What South Africans are spending more money on than they were a year ago?
It is just over a year since South Africa went into hard lockdown. An expected 21 days of Stay at Home has turned into life with a pandemic and what we've come to know as normal is constantly being redefined.
The South African economy is clawing its way back to pre-lockdown levels, then already in a technical recession, with the lag factors of energy production weighing heavily on any growth.
The last two quarters of the 2021 financial year has had everyone in the property industry astonished at what an interest rate cut of 3.5% could achieve. The notion of pent-up demand has long been thrown out the window with everyone now asking how long this trend will continue.
A year later, South Africans continue to shuffle the residential property market. They are either downscaling due to financial constraints or spurring existing semigration trends to new heights as the shift in remote working has buyers looking for more space and an improved lifestyle as they work from home.
Now is the ideal time to make the switch from tenant to homeowner
Most South Africans aspire to own a home, but are still under the misperception that they are unable to qualify for a bond. According to research by credit bureau TPN, more than half of tenants don’t think that they can afford to buy. Younger tenants especially are concerned about affordability, with just over 60% of tenants between the ages of 18 and 29 years saying that they won’t be able to afford a bond. This drops slightly as tenants get older, with just over 50% of tenants in their thirties saying they can’t afford to buy.
But most of them can, says Carl Coetzee, CEO of BetterBond. “The five consecutive repo rate cuts of last year resulted in a massive shift in affordability.”
With the prime lending rate dropping to a record low of 7%, home buyers are now able to afford 30% more than they were at the start of 2020, when the prime lending was at 10%. Now is actually the most opportune time for aspirant buyers to apply for a bond.” BetterBond is seeing the uptick of bond activity in its application volumes, which increased by a record 53% in December - traditionally a quiet period. The trend is continuing into 2021, with a 46% increase in bond applications for March.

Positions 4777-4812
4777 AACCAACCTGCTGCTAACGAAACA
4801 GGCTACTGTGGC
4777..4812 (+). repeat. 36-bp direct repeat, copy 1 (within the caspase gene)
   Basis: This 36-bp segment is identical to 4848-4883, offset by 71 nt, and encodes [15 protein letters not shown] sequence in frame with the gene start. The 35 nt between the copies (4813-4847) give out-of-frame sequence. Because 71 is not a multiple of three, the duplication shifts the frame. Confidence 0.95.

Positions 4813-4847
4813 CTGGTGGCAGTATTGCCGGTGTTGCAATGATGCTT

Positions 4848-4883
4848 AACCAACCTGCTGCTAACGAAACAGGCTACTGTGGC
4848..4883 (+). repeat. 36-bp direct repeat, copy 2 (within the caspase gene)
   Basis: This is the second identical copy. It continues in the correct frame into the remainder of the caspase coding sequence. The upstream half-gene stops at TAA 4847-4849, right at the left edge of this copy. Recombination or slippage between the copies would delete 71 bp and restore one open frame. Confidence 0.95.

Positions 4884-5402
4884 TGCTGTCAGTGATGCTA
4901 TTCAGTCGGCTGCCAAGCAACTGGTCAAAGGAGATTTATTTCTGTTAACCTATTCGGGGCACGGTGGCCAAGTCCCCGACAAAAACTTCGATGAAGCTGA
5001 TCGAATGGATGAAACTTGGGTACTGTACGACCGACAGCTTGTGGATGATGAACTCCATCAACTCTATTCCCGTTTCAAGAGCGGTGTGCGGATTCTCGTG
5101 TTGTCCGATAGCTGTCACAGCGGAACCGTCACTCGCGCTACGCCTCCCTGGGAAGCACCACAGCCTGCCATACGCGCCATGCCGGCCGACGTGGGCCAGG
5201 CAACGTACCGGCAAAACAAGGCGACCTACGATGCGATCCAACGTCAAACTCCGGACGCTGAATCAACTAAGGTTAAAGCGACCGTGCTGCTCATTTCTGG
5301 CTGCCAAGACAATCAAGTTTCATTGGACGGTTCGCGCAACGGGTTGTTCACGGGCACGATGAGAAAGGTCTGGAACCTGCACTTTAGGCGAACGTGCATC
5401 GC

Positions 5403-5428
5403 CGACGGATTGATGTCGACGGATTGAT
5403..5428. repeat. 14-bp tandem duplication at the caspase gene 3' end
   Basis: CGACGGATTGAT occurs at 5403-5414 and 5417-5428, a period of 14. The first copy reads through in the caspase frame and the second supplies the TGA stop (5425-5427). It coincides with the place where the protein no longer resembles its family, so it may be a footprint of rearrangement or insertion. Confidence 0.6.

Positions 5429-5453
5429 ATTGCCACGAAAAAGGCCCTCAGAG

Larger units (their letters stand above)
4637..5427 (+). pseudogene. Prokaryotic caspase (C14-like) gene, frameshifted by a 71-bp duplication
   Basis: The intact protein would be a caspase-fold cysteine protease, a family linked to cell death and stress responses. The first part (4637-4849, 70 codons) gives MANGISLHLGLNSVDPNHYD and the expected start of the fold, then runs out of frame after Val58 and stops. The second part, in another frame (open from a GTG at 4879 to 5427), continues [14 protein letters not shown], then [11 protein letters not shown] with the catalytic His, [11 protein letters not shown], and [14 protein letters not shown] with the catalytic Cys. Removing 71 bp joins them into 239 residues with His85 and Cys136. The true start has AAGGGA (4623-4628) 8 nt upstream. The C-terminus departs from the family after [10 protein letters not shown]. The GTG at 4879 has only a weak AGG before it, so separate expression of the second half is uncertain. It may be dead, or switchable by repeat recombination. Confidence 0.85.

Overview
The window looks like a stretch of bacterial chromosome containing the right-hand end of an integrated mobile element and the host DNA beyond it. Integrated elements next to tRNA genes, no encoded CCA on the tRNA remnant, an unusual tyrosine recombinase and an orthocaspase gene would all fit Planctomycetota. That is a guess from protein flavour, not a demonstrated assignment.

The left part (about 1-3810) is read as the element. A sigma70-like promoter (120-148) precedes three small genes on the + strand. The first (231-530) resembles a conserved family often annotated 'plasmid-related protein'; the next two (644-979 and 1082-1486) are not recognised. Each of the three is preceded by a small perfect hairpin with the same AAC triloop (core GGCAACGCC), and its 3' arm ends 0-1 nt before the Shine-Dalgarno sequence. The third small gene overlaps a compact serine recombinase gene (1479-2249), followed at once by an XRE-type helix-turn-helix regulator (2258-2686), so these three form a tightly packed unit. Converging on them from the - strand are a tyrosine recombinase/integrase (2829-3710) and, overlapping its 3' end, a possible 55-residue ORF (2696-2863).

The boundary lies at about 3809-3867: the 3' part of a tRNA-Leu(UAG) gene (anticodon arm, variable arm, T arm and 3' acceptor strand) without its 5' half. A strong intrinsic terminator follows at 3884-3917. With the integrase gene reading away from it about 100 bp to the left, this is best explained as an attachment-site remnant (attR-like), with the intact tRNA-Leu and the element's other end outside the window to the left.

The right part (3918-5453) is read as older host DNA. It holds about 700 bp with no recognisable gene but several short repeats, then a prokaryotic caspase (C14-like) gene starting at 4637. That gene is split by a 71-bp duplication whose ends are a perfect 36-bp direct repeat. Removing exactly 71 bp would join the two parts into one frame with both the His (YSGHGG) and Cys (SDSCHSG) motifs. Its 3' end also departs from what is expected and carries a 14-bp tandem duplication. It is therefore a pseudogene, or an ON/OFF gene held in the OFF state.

Want to expand your property portfolio to the UK? Key advice for South Africans'
Even on the brink of Brexit, 2021 is proving an interesting year for the UK property market as opportunities abound. The Greater London market has cooled but other regions of the UK have seen an increase in investment interest, according to the latest research by Rightmove.
“It is expected that in areas in the North, like Liverpool, property prices will be back to the same level in 2021 as before the crash of 2008,” says Doyle.
This is the word from Anthony Doyle, a director of UK-based property company Propwealth, who says UK property is no longer performing at the same level nationally, as yields have morphed to regional hotspot areas that are being driven by local economies and social upgrades.
“The savvy investor is realising this and seems to be focusing on very specific area-driven investments now,” he says.
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